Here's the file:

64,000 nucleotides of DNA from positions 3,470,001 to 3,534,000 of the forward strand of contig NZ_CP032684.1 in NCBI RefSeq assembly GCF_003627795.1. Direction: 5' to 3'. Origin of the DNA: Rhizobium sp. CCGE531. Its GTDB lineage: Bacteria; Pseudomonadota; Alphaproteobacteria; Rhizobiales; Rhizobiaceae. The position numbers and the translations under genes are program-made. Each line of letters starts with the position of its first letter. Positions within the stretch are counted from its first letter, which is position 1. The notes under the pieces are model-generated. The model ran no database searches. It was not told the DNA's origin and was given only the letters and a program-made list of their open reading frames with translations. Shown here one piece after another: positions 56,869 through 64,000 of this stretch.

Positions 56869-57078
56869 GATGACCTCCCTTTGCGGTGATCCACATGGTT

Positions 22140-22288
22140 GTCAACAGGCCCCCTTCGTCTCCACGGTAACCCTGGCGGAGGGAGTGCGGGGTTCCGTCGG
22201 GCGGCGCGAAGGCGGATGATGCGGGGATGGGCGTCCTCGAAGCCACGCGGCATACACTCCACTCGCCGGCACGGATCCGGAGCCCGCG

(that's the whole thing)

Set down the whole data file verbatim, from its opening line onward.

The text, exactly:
64,000 nucleotides of DNA from positions 3,470,001 to 3,534,000 of the forward strand of contig NZ_CP032684.1 in NCBI RefSeq assembly GCF_003627795.1. Direction: 5' to 3'. Origin of the DNA: Rhizobium sp. CCGE531. Its GTDB lineage: Bacteria; Pseudomonadota; Alphaproteobacteria; Rhizobiales; Rhizobiaceae. The position numbers and the translations under genes are program-made. Each line of letters starts with the position of its first letter. Positions within the stretch are counted from its first letter, which is position 1. The notes under the pieces are model-generated. The model ran no database searches. It was not told the DNA's origin and was given only the letters and a program-made list of their open reading frames with translations. Shown here one piece after another: positions 56,869 through 64,000 of this stretch.

Positions 56869-57078
56869 GATGACCTCCCTTTGCGGTGATCCACATGGTT

Positions 22140-22288
22140 GTCAACAGGCCCCCTTCGTCTCCACGGTAACCCTGGCGGAGGGAGTGCGGGGTTCCGTCGG
22201 GCGGCGCGAAGGCGGATGATGCGGGGATGGGCGTCCTCGAAGCCACGCGGCATACACTCCACTCGCCGGCACGGATCCGGAGCCCGCG